Teachers, unions, heads, schools, trusts, subject associations, publishers and commercial providers will be invited to the webinars, hosted by the Department for Education.
5. Serving teachers to sit on board
Oak said it will ensure quality by appointing a “strong board which includes serving teachers and establishing strong subject, phase and specialist advisory groups who will help to define quality frameworks and where there are valid alternative approaches”.
Curriculum partnerships will be built through a “broad and collaborative national process, ensuring that we draw on expertise from within, and not away from, the system”.
The organisation itself will have a “lean” team, including subject experts, who work centrally to oversee the partnerships and deliver “curriculum coherence”.
They will also “test” full curriculum packages with partnerships of schools before they “come out on ‘beta’ mode”.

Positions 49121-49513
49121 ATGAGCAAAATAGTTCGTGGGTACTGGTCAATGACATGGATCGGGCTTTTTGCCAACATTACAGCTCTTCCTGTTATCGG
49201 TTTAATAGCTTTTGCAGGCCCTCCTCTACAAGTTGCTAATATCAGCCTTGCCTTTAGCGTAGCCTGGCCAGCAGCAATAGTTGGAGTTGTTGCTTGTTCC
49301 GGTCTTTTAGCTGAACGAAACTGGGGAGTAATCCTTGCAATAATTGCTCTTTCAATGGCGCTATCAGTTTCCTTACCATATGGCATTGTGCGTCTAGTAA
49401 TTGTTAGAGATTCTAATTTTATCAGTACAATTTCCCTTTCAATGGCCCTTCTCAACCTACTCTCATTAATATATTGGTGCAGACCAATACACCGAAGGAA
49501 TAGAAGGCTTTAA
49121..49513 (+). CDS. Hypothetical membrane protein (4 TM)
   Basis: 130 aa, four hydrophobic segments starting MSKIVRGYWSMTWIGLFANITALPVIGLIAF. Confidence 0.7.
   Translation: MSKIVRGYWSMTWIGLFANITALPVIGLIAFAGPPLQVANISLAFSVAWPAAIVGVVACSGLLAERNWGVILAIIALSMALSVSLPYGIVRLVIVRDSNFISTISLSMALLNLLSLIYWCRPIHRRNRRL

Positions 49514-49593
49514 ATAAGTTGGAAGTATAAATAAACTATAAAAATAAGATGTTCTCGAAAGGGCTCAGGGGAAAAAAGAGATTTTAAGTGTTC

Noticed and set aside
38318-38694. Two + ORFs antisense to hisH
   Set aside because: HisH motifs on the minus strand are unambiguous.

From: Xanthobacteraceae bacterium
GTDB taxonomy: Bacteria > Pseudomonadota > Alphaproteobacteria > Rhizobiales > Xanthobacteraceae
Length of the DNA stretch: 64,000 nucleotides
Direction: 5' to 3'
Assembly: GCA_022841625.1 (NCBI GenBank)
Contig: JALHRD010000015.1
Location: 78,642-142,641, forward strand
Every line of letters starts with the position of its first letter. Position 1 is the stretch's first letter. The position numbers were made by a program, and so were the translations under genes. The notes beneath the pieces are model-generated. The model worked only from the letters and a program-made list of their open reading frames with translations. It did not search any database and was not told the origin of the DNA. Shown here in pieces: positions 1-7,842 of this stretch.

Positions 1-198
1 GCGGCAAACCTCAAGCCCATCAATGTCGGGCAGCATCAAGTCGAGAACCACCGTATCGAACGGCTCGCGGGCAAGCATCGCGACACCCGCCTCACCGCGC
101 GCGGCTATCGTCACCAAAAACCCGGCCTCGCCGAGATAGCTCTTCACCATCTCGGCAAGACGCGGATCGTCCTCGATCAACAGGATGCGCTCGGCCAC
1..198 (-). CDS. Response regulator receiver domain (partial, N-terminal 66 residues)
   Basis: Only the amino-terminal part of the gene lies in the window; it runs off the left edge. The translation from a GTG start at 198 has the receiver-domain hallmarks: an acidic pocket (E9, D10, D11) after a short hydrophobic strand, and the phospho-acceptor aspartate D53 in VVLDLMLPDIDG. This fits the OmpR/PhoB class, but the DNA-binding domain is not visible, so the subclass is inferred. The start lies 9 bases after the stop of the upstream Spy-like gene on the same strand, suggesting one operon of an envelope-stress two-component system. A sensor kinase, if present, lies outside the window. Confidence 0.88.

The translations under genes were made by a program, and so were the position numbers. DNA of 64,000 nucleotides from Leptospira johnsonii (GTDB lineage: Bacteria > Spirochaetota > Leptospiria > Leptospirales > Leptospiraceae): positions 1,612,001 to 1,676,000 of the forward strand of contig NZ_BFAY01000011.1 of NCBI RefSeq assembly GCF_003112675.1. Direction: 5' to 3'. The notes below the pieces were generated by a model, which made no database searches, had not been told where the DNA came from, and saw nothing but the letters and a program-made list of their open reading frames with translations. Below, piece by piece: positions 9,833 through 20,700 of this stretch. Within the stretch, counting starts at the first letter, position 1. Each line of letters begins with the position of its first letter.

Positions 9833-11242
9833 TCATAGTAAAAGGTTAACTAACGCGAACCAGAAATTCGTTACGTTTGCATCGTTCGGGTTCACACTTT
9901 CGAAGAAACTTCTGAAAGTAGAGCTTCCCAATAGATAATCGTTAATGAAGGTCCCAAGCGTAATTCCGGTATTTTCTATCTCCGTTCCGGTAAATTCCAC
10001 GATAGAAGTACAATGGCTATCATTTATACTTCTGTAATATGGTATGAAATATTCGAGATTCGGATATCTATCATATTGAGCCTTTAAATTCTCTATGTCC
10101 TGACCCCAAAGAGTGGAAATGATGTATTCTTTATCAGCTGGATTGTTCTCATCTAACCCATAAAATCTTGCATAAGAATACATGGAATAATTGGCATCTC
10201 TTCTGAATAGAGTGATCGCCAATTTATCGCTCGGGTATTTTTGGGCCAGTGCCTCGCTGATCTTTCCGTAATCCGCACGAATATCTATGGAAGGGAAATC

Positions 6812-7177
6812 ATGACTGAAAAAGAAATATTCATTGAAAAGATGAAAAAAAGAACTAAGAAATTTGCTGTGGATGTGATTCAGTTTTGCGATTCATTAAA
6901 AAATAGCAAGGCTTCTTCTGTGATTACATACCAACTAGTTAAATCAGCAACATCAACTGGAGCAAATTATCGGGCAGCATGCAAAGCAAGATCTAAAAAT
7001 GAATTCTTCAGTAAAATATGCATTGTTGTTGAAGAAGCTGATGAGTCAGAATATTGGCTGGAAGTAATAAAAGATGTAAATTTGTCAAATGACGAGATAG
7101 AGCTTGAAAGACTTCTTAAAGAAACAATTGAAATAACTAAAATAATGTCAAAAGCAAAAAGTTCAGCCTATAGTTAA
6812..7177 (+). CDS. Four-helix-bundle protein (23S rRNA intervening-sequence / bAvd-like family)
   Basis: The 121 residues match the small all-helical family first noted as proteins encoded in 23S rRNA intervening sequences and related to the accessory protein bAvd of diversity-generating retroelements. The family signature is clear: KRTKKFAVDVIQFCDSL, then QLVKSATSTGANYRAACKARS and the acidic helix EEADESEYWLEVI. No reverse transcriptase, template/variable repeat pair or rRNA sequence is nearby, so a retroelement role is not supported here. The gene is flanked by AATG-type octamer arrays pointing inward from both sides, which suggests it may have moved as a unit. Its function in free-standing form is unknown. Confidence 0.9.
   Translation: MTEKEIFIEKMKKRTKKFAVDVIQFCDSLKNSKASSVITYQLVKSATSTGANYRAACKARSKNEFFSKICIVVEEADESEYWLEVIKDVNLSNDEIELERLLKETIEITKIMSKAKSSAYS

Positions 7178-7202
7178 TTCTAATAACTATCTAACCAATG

The body will work “closely” with the Education Endowment Foundation, the research community and use Ofsted’s curriculum reviews to “ensure its work is informed by the best available evidence and aligns with best practice”.
6. Lessons will ‘stimulate not displace’ others
Oak says it is “critical” to conduct a “broad and collaborative national process” – involving the “education resource market, teachers, schools, subject associations and many others”.
Procurements will also be run, and they want resources to “stimulate, not displace, high quality market offers and subject communities”.
The offer to keep other lesson providers on board will also include “signposting to a limited number of alternative high-quality market offers decided through an open and fair process”.
7. What Oak won’t do
Oak has promised not to sell lessons either domestically and abroad. It will also not provide phonics resources, nor development of management information systems, subject-specific CPD development, or textbooks.
But they will look at opportunities for organisations to “align their products and features with, and enrich, the ALB’s resources in ways that support wider market growth”.